• Weight: 1.1 oz (32 g)​​​​​​​
  • Wingspan: 8.7-11.8 in (22-30 cm)​​​​​​​
  • Range: Southwestern United States to Canada and south through Mexico. 
  • Habitat: Woodlands, thickets, and gardens that provide shelter a​​​​​​​nd food sources.

Cedar Waxwings are the quintessential North American bird. They reside year-round in the Eastern United States and Canada but migrate south to escape harsh winters. It is not uncommon for Cedar Waxwings to be seen with their long tongues extended into ripe serviceberries on a warm summer day. This fruit is full of sugar, making it an ideal snack for these beautiful birds that flock together to eat at once!

Eastern Bluebird

eastern bluebird on a birdhouse rooftop
Image by Naturelady from Pixabay
  • Length: 6.3-8.3 in (16-21 cm)​​​​​​​
  • Weight: 1.0-1.1 oz (28-32 g) ​​​​​​​
  • Wingspan: 9.8-12.6 in (25-32 cm)​​​​​​​
  • Range: Eastern United States and Canada​​​​​​​.​​​​​​​
  • Habitat: Open areas with trees or bushes, such as pastures, parks, or farmlands.​​​​​​​

The Eastern Bluebird is a small songbird native to North America. They are found in many parts of the United States and Canada. These birds typically inhabit woodlands, brushy areas, and other natural habitats with trees. The bluebirds feed on insects, fruit, and seeds. Serviceberries are one of their favorite food because they contain nutrients which the bird needs for its feathers and egg production.

Eastern Towhee

  • Length: 6.8-8.2 in (17.3-20.8 cm)​​​​​​​
  • Weight: 1.1-1.8 oz (32-52 g)​​​​​​​
  • Wingspan: 7.9-11.0 in (20-28 cm)​​​​​​​
  • Range: Most of Canada east of the Rocky Mountains, all the United States east of the Rockies except for Florida.​​​​​​​
  • Habitat: Deciduous forests, old fields, parks, gardens and other green spaces.​​​​​​​

The Eastern Towhee is an oversized sparrow that lives in the eastern part of North America. The Eastern Towhee’s diet mainly consists of seeds, berries like cherries, mulberries, black raspberries, chokecherries and serviceberries (sometimes called “Juneberry”), and insects such as beetles or grasshoppers which it gleans from leaves or bark on trees while perched on branches or hopping along.

Red-Bellied Woodpecker‍

A Red-bellied Woodpecker perched on a tree branch.
Image by PETER TREMBLAY from Pixabay
  • Length: 9.4 in (24 cm)​​​​​​​
  • Weight: 2.0-3.2 oz (56-91 g)​​​​​​​
  • Wingspan: 13.0-16.5 in (33-42 cm)​​​​​​​
  • Range:  It lives throughout the eastern United States, as well as all of Canada​​​​​​​.
  • Habitat: Deciduous forests or mixed woods, usually near water sources such as streams, lakes, or swamps.​​​​​​​

Red-bellied Woodpeckers are one of the most common woodpecker species in North America. The most distinguishing feature of the red-bellied woodpecker is its bright, scarlet underbelly. Red-bellied woodpeckers are also distinguished by their short, stout beaks and powerful claws, which they use to cling to tree bark as they search for insects hiding within crevices in the bark. It has been observed that serviceberries make up about 20% of this bird’s diet during the summer.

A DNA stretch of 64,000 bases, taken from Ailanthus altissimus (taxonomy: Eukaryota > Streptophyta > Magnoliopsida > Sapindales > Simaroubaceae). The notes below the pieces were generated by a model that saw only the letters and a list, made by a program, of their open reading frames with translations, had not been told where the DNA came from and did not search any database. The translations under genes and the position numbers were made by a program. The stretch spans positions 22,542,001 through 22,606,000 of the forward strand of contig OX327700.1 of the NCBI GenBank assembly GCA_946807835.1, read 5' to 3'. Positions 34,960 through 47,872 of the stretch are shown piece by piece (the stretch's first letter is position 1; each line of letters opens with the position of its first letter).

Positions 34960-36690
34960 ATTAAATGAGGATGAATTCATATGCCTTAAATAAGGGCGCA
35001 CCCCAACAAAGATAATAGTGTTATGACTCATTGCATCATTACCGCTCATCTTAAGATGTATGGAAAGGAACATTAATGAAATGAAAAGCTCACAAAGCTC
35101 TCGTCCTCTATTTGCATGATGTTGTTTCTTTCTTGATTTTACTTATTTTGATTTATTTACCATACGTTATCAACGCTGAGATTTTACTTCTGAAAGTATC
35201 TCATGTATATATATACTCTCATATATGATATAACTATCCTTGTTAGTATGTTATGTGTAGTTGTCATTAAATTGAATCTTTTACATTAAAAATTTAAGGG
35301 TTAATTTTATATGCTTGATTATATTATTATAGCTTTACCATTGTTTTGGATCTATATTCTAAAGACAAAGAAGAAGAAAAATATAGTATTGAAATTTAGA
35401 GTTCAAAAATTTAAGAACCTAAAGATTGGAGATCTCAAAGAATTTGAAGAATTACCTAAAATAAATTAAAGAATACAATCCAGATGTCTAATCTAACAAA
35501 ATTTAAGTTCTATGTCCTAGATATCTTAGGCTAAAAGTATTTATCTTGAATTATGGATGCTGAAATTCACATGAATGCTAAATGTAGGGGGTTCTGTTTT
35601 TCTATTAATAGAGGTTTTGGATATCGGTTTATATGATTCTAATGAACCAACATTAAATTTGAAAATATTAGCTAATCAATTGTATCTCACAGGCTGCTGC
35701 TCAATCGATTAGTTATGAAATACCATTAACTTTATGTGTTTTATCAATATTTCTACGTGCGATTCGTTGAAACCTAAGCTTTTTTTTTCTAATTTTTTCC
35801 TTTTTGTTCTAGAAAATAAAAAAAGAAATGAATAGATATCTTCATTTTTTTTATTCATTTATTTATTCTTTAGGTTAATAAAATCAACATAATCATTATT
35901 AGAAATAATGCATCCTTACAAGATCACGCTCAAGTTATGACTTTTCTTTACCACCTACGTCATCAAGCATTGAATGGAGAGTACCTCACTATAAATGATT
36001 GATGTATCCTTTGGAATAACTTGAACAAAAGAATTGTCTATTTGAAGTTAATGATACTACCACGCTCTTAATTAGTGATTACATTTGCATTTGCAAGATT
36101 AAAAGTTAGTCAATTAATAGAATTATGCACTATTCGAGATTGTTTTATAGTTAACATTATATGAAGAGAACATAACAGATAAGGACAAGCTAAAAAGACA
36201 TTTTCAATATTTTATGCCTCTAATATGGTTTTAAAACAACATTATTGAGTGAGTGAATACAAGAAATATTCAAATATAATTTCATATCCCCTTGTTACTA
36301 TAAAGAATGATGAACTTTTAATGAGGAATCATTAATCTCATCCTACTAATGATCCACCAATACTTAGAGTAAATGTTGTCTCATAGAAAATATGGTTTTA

Rose-Breasted Grosbeak‍

A  Rose-breasted Grosbeak perched on a fence.
Image by simardfrancois from Pixabay
  • Length: 7.1-8.3 in (18-21 cm)​​​​​​​
  • Weight: 1.4-1.7 oz (39-49 g)​​​​​​​
  • Wingspan: 11.4-13.0 in (29-33 cm)​​​​​​​
  • Range: Eastern United States and Canada, and winters in Central America, South America, Mexico, and Cuba.​​​​​​​
  • Habitat: Deciduous forests to swamps to agricultural fields.​​​​​​​

The Rose-breasted Grosbeak is a beautiful bird, found in the Eastern United States. The Rose-breasted Grosbeak is a popular bird with people. They have been called the “Cadillac of Birds” and they are very charismatic.  They are most often seen in suburban areas, where they will eat insects and berries from ornamental trees planted by homeowners. One of their favorite foods is serviceberries which are high in sugar and make for an excellent food source when other food sources are still scarce.

Northern Cardinal ‍

A male Northern Cardinal.
Image by Frank Dilorenzo from Pixabay
  • Length: 8.3-9.1 in (21-23 cm)​​​​​​​
  • Weight: 1.5-1.7 oz (42-48 g)​​​​​​​
  • Wingspan: 9.8-12.2 in (25-31 cm)​​​​​​​
  • Range: All over the United States, and in southern Canada​​​​​​​.
  • Habitat: Meadows, forest edges, farmlands, and suburbs.​​​​​​​

The Northern Cardinal, a striking red bird native to the Eastern and Central United States, is often associated with a diet primarily consisting of seeds and insects. However, their culinary preferences extend beyond these staples, as evidenced by their winter feasts on serviceberries. During the colder months, when food sources become scarce, Northern Cardinals are known to readily consume these berries. In order to maintain their health, adult cardinals typically ingest about 8-10% of their body weight each day, a remarkable adaptation to the challenges of winter survival.

Northern Flicker‍

  • Length: 11.0-12.2 in (28-31 cm)​​​​​​​
  • Weight: 3.9-5.6 oz (110-160 g)​​​​​​​
  • Wingspan: 16.5-20.1 in (42-51 cm)​​​​​​​
  • Range: Northern Canada to the southern United States​​​​​​​.
  • Habitat: Forests, woodlands, mountain areas and even urban landscapes such as the suburbs or parks​​​​​​​.

Northern Flickers are in the woodpecker family, and are found in most parts of Canada and all throughout the United States, but they only live in areas where there is a large number of deciduous trees. Most of the time, they feed on insects and spiders found in trees, but during fall months when other food sources are scarce, they will eat serviceberries. They have a long tongue that can reach out far enough to get fruit or bugs from branches or leaves.